A Man Wrote An Entire Book Without The Letter ‘E’

“True ease in writing comes from art, not chance. As those move easiest who have learn’d to dance.” —Alexander Pope, An Essay on Criticism

In A Nutshell

You may not be overly familiar with an American author named Ernest Vincent Wright, but he once pulled off one of the greatest literary accomplishments conceivable. It was also one of the most peculiar self-imposed challenges you can imagine, as he penned an entirely novel of more than 50,000 words without once using a word that contained the most common letter in English, the humble “e.”

The Whole Bushel

One of the most famous literary challenges in history was when Dr. Seuss received a challenge from his publisher that he could only use 50 words to write an entire book. That’s all well and good, and it’s a tough challenge, to be sure. However, Ernest Vincent Wright would no doubt scoff, as he challenged himself to pen an entire 50,000 word novel without once using the letter “e.”

What’s more, he somehow managed to pull it off. The final product was Gadsby, which is about a man named, well, Gadsby, who tries to save his city with the help of a youth group. Yeah, Gadsby isn’t exactly, well, “Gatsby” but what do you expect from a self-published book with such insanely rigid writing constraints? It took Wright nearly six months to complete the work, and in his introduction pages he mentions how coming up with the numerous challenges that came up along the way.

One of the biggest challenges faced was replacing pronouns, since it’s tough to write a sentence, let alone a novel, without words like “he” or “she” or “her” and so forth. Additionally, he was forced to find ways to work around using past tense words that typically end in “-ed” which, as you might imagine, is more than a little tricky.

Still, Wright did manage to come up with 50,110 words and a full story without any cheats, making it one of the most successful lipograms in the history of writing. Wright self-published the book in 1939, though as anyone who has self-published before can relate, the book didn’t receive much attention, and even the attention it did get was merely to talk about whether it was some stunt. The novel was read primarily by people scouring it to find any slip-ups or cheats, so convinced were they that Wright simply must have used them.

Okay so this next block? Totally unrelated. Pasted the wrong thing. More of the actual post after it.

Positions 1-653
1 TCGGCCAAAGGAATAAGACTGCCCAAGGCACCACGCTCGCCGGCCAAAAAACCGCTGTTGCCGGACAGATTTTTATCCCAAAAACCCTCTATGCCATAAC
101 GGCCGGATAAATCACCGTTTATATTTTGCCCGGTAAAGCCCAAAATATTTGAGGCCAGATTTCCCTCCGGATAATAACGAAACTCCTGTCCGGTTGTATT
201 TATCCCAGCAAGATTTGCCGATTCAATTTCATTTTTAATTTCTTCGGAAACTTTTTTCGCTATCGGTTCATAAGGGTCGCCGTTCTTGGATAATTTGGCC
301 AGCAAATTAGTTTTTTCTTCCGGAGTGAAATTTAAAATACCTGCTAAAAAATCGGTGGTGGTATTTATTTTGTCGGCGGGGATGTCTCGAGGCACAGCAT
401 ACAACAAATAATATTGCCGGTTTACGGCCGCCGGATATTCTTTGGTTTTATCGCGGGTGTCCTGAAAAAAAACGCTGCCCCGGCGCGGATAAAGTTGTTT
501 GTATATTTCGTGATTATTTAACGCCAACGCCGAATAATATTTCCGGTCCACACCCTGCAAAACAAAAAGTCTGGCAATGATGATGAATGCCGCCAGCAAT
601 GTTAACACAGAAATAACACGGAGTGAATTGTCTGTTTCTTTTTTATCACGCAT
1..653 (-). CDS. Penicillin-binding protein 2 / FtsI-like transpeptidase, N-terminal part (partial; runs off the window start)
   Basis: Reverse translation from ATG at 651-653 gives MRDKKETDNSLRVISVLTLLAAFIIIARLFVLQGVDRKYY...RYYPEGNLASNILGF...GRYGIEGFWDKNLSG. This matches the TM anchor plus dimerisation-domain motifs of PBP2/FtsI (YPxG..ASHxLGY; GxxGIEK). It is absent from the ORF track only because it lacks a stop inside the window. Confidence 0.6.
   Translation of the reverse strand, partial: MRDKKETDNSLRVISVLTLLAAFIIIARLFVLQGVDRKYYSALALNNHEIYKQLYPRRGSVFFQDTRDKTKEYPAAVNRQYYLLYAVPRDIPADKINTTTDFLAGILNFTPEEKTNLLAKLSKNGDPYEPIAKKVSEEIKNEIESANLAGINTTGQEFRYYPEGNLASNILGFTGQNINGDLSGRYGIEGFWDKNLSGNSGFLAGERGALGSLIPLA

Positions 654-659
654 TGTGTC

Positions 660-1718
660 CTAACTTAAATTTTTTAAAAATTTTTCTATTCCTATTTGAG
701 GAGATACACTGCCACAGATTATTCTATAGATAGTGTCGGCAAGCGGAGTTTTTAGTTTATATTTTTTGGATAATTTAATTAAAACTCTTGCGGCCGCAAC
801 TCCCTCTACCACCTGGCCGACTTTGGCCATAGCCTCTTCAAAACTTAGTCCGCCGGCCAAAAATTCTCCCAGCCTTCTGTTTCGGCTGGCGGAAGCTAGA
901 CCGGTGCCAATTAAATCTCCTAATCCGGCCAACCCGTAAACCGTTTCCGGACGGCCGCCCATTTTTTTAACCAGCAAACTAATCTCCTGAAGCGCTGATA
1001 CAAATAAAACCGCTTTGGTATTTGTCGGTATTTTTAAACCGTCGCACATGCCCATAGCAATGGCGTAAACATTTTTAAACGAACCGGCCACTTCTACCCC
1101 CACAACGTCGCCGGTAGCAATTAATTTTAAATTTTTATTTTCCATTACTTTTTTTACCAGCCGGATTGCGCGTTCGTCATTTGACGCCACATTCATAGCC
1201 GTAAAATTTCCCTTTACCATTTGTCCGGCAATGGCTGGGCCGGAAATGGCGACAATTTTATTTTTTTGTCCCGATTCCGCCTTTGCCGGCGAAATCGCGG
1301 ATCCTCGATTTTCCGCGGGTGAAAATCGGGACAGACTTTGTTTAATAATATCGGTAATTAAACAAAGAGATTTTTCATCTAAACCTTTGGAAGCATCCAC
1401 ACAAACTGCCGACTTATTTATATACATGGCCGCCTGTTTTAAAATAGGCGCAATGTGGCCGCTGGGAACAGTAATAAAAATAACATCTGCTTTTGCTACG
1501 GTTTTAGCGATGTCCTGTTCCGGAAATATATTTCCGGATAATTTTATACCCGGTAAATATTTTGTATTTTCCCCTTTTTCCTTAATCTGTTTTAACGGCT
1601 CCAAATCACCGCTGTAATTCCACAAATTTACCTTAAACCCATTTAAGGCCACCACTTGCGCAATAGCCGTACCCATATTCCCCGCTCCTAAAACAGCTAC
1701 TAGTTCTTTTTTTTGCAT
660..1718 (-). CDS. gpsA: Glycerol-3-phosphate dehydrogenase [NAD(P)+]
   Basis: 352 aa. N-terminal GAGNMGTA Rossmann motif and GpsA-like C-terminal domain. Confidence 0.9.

The entire novel is available online to read for free, as it entered the public domain in 1968. It’s a good thing, too, as the warehouse that contained the majority of the copies burned down, destroying enough of the books that it has since become a rare book collector’s prize, with copies being valued at thousands of dollars due to their scarcity.

At the end of the day, of course, it remains a truly spectacular accomplishment. After all, “e” is the most commonly used letter in the English alphabet, with more than 11 percent of all words in the Oxford dictionary containing at least one “e.”

Show Me The Proof

Oxford Dictionaries: What is the frequency of the letters of the alphabet in English?
Bookride: Gadsby
Gadsby, Ernest Vincent Wright

  • 0EJA

    This entire article, except for the author’s name, was written without the letters J, K, Q, X, or Z. This is not surprising, though, as if you add V to these you have the six least commonly used letters int he English alphabet. V was only used twice anyway.

    • HanNorwood

      K was actually used several times. You are right about the rest though.

    • EvaAllard

      K was used 13 times give or take one. J was used once. X was used 4 times. Z was used once. V was used way more than just twice.

  • mo

    Someone also wrote an entire article about a book without so much as telling us if it was good. Anyone can write a book without the letter E. Is it any good though?

    • SelfieOlympics

      I think people like you, the ones who post on KN at least, purposely choose the asshole route when commenting these articles.

      He didn’t need to state if the book was good. Look at the topic sentence and title: the readers attention is focused solely on this guy writing a book without using the letter E. That’s the basis for his article and he delivered. There was no thesis present anticipating if the book was good or not.